What increases my risk of anal cancer?

Graphic of HPV - the Human papilloma virus

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These risk factors can increase your chance of getting anal cancer:

Human papilloma virus (HPV): HPV is a viral infection that is passed from person to person during sexual contact. Your risk of getting the virus increases if you have many sexual partners. Most people are exposed to HPV and usually it clears up on its own and doesn’t cause any problems.  Learn more about HPV.

Sexual activity: Men and women who have anal sex are more at risk of developing anal cancer. This may also be due to the presence of the HPV virus.

Smoking: Cigarette smoking can also increase your risk of anal cancer. It can delay a HPV infection from clearing up.

Lowered immunity: If you are taking medication to reduce your immunity, you have a higher risk of developing anal cancer. For example, after an organ transplant.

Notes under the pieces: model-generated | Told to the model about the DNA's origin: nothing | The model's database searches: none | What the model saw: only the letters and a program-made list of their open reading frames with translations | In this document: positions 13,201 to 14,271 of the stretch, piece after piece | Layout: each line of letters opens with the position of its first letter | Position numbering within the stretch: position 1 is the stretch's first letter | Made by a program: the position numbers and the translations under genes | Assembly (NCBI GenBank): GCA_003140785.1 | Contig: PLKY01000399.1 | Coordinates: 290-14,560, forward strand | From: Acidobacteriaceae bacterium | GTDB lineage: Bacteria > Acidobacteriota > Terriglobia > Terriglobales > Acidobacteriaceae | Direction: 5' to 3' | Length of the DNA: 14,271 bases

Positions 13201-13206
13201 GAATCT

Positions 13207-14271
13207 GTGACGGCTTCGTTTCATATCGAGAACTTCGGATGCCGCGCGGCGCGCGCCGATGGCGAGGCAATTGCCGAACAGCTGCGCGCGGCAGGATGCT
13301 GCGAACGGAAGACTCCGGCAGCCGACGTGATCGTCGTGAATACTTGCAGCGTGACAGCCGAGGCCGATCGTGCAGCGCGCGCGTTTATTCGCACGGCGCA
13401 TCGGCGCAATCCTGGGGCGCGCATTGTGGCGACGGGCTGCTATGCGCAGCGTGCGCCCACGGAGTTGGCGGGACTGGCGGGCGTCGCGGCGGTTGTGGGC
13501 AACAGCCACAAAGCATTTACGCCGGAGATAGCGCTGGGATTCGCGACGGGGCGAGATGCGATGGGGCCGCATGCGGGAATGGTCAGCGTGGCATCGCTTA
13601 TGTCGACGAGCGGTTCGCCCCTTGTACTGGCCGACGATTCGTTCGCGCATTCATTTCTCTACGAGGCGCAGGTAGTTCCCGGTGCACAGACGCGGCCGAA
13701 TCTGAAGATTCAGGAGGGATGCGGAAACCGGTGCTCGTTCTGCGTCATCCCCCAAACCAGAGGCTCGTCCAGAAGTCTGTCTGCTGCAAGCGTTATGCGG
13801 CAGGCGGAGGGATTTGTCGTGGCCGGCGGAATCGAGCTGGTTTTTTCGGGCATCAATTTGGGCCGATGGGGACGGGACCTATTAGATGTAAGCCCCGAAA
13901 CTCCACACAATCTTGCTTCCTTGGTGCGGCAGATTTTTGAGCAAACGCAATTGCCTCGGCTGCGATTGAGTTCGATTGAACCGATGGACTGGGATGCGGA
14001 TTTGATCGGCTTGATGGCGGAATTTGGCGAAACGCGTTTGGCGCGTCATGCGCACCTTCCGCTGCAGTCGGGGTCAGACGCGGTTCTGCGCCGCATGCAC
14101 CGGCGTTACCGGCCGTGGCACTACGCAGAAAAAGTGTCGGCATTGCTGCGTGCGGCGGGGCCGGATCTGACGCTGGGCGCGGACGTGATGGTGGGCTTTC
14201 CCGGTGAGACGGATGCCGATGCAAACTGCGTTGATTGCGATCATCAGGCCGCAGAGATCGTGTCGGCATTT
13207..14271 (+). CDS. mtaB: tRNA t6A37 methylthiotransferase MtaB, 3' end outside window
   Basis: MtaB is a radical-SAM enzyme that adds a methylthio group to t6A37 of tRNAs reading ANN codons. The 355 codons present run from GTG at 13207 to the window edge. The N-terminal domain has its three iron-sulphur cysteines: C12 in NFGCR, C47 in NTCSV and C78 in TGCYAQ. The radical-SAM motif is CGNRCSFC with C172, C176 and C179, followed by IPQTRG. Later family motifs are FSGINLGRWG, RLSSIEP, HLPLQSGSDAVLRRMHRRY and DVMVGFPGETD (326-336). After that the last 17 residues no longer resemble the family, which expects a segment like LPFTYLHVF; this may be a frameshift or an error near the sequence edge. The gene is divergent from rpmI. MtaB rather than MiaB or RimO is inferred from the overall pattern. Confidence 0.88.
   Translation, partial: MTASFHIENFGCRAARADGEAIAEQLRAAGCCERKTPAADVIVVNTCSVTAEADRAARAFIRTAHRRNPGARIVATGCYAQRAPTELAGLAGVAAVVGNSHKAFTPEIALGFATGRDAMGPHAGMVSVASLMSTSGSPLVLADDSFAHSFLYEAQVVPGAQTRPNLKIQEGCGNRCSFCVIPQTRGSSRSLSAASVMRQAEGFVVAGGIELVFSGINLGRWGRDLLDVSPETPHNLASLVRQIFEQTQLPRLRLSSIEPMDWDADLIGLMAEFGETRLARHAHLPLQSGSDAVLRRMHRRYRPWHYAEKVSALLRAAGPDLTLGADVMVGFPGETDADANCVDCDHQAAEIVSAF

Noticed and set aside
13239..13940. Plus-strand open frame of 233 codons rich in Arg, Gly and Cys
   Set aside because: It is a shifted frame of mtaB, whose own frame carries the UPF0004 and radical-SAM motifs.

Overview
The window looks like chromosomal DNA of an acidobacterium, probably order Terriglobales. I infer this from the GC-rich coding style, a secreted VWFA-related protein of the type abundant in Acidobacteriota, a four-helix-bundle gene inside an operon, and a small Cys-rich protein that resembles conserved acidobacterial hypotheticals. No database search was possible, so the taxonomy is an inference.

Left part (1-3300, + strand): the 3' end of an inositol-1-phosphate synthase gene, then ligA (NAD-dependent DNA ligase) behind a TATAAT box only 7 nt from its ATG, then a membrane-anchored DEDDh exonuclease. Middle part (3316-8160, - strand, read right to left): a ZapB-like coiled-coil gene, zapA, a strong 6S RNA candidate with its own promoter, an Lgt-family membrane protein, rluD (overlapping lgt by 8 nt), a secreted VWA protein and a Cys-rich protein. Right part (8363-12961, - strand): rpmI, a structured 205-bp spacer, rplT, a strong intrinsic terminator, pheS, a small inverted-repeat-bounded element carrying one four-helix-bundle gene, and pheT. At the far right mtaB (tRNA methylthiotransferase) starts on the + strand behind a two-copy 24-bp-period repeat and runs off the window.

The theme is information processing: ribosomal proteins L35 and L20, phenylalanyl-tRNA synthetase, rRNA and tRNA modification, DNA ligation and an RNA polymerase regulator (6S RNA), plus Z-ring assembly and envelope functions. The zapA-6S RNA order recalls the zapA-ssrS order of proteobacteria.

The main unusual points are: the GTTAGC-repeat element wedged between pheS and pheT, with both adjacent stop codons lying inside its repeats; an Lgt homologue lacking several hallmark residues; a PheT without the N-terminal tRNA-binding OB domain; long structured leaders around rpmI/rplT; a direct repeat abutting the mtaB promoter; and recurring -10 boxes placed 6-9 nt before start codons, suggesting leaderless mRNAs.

HIV: If you are infected with the human immunodeficiency virus (HIV), your risk of developing anal cancer is higher because your immune system may not work as well to clear an HPV infection.

Having a risk factor doesn’t mean you will definitely get cancer. Sometimes people with no risk factors get the disease.

If you’re worried, talk to your GP or talk to one of our cancer nurses. Call the Cancer Nurseline on 1800 200 700 or visit a Daffodil Centre. 
 

Reducing your risk of anal cancer

Things you can do to reduce your risk of anus cancer include:

  • Stop smoking.
  • Have the HPV vaccine injection if you are under the age of 26.

Read more about these and other cancer risk-reduction tips

For more information

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1800 200 700

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